Legault may not be a climate skeptic, but he’s climate inactive, Liberals charge | Montreal Gazette

QUEBEC — All governments have a share of the blame for the lack of action on climate change, says the interim Liberal opposition leader.

One day after ecologist Greta Thunberg denounced world leaders at the United Nations for inaction, Pierre Arcand said nobody is above the fray in this debate.

“Every government has a part of the blame for what has been happening,” Arcand told reporters Tuesday. “I would say Quebec governments, over the years, have been doing more about fighting climate change, more than anybody else.

“We can always be better, we can always do more but when we compare what we have done in Quebec, compared to other governments, I think that at least we are far ahead of many other governments.”

He noted, however, that the Americans probably have a greater blame to shoulder.

Arcand again criticized Premier François Legault, saying he has been “quite inactive” when it comes to climate policies and it shows with Legault’s decision to not attend Climate Week in New York, where Thunberg spoke Monday.

Legault’s decision was a break of tradition on the part of Quebec premiers.

“I think Mr. Legault should have been there,” Arcand said. “Mr. Legault needs to demonstrate he’s interested in environmental issues, which are very important.

“It was a duty of premiers to go in the past. It’s clear Mr. Legault missed a good chance. Mr. Legault is maybe not a climate skeptic but he is climate inactive.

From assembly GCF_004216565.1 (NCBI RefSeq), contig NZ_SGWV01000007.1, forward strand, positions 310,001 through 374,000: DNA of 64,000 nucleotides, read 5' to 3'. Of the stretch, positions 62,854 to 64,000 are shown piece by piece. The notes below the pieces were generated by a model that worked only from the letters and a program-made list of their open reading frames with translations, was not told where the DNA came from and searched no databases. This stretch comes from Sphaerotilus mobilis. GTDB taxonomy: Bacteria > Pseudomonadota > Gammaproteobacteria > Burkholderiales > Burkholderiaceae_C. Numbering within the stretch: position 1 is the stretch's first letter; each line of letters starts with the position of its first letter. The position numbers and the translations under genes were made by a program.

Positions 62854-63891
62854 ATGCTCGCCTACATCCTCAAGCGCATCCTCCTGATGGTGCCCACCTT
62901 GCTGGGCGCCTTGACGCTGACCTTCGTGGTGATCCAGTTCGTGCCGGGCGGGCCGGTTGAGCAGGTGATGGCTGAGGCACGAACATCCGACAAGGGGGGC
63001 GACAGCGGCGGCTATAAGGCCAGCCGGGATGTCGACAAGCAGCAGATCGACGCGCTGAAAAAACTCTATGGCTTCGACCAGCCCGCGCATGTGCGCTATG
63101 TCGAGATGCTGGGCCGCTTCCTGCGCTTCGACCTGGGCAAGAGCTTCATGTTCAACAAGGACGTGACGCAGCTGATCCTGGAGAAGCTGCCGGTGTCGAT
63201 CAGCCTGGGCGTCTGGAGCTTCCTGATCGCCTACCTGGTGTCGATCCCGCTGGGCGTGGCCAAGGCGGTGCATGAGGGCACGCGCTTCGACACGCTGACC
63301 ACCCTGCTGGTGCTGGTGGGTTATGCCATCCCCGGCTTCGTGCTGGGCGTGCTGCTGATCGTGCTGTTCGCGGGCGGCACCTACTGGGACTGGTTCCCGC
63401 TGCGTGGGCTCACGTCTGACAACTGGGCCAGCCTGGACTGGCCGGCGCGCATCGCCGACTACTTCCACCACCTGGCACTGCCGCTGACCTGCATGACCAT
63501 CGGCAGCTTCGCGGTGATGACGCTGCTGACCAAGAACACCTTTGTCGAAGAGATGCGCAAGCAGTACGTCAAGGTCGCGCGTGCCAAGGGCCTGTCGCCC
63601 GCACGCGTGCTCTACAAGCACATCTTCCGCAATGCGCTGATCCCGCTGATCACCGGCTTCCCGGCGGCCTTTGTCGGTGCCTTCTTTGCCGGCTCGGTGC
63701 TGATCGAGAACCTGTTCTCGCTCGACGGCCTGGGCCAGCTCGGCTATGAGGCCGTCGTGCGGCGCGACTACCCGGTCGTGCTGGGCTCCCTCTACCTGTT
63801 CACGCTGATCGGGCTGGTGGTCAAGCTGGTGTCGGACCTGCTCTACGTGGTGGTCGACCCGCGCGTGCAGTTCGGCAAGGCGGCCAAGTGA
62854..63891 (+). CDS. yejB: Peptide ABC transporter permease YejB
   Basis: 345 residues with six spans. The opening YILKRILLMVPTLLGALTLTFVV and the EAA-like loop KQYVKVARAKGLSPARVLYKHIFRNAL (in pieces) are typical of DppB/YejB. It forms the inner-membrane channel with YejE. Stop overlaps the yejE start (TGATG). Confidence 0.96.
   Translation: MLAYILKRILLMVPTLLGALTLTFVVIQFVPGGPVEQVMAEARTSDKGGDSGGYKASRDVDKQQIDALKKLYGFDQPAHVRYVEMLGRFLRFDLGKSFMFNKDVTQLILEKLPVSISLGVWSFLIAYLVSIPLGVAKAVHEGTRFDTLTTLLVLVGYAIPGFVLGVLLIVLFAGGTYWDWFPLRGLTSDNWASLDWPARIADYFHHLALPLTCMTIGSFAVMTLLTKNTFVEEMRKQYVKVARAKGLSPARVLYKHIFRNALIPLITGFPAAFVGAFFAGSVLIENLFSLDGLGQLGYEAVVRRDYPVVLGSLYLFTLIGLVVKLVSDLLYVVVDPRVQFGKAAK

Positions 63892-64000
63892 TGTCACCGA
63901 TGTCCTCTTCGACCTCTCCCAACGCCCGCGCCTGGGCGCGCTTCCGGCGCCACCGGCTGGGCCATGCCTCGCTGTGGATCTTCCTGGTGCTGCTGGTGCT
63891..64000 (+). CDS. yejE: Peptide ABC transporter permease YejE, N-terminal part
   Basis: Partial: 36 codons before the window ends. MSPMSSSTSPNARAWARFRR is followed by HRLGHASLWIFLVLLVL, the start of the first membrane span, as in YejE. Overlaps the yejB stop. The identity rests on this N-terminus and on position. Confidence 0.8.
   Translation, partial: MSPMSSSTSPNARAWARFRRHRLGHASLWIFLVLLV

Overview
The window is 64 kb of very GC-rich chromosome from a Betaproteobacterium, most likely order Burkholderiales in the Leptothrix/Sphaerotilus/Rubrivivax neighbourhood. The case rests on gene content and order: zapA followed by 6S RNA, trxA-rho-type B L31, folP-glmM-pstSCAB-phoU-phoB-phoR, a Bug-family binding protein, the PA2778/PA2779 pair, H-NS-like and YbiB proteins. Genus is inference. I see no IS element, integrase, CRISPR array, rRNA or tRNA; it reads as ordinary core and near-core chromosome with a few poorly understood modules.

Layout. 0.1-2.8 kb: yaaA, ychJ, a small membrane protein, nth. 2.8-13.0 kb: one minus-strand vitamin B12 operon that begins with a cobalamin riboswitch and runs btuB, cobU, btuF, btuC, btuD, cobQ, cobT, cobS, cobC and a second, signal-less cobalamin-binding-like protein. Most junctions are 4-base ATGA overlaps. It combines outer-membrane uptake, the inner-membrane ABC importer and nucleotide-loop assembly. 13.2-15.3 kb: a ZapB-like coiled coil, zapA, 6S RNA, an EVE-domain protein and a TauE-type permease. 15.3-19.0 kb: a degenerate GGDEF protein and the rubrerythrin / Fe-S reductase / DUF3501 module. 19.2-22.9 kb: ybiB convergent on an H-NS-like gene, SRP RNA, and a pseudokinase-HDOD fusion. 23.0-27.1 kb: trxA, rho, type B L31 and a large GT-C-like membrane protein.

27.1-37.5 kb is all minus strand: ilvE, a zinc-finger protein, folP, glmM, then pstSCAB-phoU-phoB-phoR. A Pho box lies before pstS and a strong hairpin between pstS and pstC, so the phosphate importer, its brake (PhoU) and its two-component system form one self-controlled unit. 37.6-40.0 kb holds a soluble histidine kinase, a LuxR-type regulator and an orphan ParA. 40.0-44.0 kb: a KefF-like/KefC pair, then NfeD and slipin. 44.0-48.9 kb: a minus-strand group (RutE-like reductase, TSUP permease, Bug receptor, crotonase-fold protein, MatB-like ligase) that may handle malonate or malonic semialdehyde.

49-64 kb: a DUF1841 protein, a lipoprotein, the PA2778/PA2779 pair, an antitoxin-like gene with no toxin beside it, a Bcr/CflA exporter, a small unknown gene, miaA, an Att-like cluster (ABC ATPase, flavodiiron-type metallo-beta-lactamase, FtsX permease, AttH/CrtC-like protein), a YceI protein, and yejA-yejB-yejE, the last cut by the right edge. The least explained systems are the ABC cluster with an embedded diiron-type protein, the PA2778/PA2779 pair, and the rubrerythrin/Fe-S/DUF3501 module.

“He doesn’t seem to be interested in this. He does not seem to care that much. He has been giving breaks to many polluters in the last few months.”

Speaking to reporters in Montreal, Legault called Arcand’s remarks “ridiculous.”

“Of course it doesn’t make sense to say things like that. It’s clear that scientists are right. We’re all scared of what’s coming next with the climate and we have to fight against climate change. You see a government that will take action: invest more than ever in public transportation and have a plan to reduce emissions, like promised by 2030. Unfortunately, those who were here before me didn’t meet their targets for 2020. I think what is important is action. I don’t see what I would have been able to change being in New York. It think it’s important to be here and take action, and of course, we believe in climate change.”

Arcand’s comments come a few days after the outspoken spokesperson for the Pacte pour la transition, Dominic Champagne, ripped into Legault, accusing his government of behaving like “climate skeptics.”

Champagne’s views were dramatically different in May when he said he believed Legault was on board to make the environment a priority.

Arcand defended the Liberal record on the environment noting that the energy policy he launched when he was minister in 2015 including no new dam construction and a 40 per cent reduction in fuel consumption.

The plan also included more money for recycling.

This content was originally published here.



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